Read Hot Water Zone on a Steam Boiler text version

Hot Water Zone on a Steam Boiler

Text, illustrations and photography copyright Noel Murdough

It is often desirable to add a hot water heating zone or an indirect water heater to a steam heating system. This can be done, but several concerns need to be addressed.

The first concern is that there's no pressure in the system at the water line. At about 28 inches below the water line, there will be 1 PSI due to the weight of the water. Many residential boilers have a lower water line than that, so we aren't dealing with much pressure. This is a concern chiefly at the inlet to a pump, where low pressure combined with high temperature can cause the pump to cavitate. You can hear this happening, and it destroys pump impellers. In designing a pumped zone, you need to keep this from happening. Many people believe that pumps don't last long on steam systems because the water is gritty, so they add a strainer to the pump inlet. This only makes cavitation worse. Usually, the water gets blamed.

Adding a strainer to a pump inlet, where the static pressure is less than a pound and the water temperature is at or near boiling, will almost certainly cause cavitation in the pump. Piping to avoid cavitation is important.

A pump strainer can be added, but not right at the pump inlet. It should be installed at the boiler outlet, followed by the bypass tees, connecting the supply to the return of the zone around the boiler. By using this configuration, the water coming from the boiler will be strained, but the bypass water will be fed right to the pump inlet piping. A balancing valve should be installed in the bypass piping AND on the boiler piping.

You should make the bypass full sized. Once the new zone is filled and ready to put into operation, start the pump with the valve on the bypass wide open. Adjust the boiler balance valve or the bypass valve, to maintain 180 degree F. supply temperature in the hot water zone with the boiler steaming.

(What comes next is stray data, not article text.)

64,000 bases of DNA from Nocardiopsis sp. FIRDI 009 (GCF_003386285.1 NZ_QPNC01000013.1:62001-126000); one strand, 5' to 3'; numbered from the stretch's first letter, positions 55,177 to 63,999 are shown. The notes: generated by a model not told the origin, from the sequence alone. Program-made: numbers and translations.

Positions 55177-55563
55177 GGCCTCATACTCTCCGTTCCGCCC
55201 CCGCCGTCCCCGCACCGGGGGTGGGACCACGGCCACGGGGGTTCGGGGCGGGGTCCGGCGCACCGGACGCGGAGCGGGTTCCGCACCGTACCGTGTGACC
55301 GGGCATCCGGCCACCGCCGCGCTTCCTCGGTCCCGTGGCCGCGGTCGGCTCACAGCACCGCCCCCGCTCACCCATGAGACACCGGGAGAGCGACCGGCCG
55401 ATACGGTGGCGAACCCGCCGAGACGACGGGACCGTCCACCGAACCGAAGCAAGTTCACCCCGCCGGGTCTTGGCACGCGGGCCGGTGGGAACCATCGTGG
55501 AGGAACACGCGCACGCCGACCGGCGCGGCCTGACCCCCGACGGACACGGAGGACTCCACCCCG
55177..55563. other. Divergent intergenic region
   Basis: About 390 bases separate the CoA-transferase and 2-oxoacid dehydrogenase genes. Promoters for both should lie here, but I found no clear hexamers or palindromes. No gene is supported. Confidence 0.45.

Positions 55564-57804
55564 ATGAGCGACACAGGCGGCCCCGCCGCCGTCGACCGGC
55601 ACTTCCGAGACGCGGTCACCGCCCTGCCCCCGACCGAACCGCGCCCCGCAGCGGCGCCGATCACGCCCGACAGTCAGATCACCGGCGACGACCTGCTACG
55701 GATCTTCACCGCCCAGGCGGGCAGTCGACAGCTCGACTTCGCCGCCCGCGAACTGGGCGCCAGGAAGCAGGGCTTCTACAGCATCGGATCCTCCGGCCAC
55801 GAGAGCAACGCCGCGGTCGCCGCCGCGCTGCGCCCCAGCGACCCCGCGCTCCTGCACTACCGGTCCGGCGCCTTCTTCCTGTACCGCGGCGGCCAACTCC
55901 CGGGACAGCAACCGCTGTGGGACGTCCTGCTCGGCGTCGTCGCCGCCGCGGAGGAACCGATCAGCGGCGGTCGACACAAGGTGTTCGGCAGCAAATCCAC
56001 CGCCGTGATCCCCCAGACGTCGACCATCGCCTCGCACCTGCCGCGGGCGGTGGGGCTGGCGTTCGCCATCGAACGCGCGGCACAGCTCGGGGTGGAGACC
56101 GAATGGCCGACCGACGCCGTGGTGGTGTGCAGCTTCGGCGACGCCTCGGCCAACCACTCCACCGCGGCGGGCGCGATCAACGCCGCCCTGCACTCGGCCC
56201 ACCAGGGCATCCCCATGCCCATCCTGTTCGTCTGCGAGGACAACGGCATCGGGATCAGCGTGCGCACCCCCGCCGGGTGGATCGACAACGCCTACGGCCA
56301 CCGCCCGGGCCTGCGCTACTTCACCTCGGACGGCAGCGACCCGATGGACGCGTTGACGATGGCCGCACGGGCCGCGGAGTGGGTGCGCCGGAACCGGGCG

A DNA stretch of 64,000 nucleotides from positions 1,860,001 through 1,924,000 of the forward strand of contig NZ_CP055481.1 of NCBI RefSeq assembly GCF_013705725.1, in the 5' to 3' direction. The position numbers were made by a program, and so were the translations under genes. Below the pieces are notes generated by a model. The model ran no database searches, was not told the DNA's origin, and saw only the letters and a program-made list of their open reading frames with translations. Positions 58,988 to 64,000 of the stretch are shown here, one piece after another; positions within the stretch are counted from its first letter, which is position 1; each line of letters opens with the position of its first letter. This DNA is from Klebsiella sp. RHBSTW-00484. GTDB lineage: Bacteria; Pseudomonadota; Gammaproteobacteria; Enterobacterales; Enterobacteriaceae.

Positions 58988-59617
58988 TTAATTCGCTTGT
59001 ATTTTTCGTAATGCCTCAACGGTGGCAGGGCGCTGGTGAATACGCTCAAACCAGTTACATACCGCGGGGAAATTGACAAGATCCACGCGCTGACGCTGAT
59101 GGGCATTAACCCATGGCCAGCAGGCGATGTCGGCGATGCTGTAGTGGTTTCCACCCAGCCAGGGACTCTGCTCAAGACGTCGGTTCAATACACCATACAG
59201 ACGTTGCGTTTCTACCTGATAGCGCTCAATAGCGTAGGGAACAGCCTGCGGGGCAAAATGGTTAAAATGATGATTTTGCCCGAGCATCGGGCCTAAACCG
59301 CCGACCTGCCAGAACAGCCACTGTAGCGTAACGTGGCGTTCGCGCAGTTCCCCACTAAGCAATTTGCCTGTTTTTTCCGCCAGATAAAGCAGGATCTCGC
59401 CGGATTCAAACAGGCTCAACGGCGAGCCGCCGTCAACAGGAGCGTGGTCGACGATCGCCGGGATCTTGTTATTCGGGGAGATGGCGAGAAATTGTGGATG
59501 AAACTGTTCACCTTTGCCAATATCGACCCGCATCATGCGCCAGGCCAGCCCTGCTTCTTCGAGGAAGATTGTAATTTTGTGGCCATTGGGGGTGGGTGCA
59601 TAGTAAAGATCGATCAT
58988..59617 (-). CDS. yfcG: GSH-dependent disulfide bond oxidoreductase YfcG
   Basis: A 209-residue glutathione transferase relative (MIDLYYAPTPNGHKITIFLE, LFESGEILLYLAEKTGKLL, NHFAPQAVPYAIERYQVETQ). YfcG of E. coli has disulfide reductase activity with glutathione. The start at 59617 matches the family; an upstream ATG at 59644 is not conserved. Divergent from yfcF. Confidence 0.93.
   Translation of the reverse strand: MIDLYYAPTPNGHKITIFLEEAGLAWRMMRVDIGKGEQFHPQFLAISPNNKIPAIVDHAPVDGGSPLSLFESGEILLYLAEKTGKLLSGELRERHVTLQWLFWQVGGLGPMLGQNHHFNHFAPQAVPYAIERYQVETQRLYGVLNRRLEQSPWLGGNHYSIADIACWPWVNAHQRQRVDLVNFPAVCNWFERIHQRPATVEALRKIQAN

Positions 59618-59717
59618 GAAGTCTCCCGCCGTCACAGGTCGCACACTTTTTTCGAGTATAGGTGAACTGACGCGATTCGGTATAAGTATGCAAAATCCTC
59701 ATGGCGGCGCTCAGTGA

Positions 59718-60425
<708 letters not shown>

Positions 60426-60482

As the pressure at the inlet is held steady by the expansion tank (the boiler itself, on steam, is the expansion tank), the water in the bypass pipe will be at about ½ PSI. The water at the pump discharge will be at a positive pressure. The strainer would severely restrict the inlet pressure of the pump if it were piped after the bypass tee, right at the pump.

The indication that the strainer is becoming restricted will be a gradual reduction of heat output. If it were at the pump inlet directly, the indication would be a destroyed impeller in the pump.

The circulator must be installed as low as possible below the water line of the boiler. The only thing that keeps the static pressure at the pump positive is the weight of the water above it. It is imperative to pump away from the boiler, to maintain positive pressure at the circulator inlet. Sometimes it is necessary to throttle the return into the boiler AND the bypass valve to maintain a little head (resistance), so that the inlet pressure stays positive. Maintain a delta-T across the zone that indicates a good flow rate.